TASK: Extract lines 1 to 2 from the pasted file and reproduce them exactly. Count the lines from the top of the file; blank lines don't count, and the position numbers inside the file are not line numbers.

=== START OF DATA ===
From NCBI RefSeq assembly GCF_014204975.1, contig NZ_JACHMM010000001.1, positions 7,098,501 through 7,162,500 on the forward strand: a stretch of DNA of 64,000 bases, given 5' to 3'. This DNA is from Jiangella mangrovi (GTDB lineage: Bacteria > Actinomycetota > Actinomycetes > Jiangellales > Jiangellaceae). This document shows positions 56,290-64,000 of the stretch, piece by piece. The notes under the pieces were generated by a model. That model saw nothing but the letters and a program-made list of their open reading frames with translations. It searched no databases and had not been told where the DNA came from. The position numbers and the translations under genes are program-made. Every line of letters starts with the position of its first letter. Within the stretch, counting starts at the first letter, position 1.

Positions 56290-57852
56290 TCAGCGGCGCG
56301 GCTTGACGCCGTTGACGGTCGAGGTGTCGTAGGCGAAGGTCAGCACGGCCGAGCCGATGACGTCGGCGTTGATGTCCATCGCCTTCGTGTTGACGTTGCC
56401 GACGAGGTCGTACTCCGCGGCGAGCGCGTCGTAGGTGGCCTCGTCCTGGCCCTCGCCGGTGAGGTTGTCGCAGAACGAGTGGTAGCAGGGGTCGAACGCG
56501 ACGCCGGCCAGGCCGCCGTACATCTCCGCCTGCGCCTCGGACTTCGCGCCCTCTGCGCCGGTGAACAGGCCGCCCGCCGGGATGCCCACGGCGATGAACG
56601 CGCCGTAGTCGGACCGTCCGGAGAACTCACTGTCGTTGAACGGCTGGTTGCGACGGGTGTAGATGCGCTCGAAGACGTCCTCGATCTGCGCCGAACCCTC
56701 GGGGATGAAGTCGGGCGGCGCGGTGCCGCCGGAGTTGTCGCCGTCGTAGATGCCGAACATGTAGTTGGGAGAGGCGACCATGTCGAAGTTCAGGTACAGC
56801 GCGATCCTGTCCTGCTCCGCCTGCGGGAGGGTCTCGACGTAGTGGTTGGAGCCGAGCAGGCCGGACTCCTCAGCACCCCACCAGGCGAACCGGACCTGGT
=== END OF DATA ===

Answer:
From NCBI RefSeq assembly GCF_014204975.1, contig NZ_JACHMM010000001.1, positions 7,098,501 through 7,162,500 on the forward strand: a stretch of DNA of 64,000 bases, given 5' to 3'. This DNA is from Jiangella mangrovi (GTDB lineage: Bacteria > Actinomycetota > Actinomycetes > Jiangellales > Jiangellaceae). This document shows positions 56,290-64,000 of the stretch, piece by piece. The notes under the pieces were generated by a model. That model saw nothing but the letters and a program-made list of their open reading frames with translations. It searched no databases and had not been told where the DNA came from. The position numbers and the translations under genes are program-made. Every line of letters starts with the position of its first letter. Within the stretch, counting starts at the first letter, position 1.

Positions 56290-57852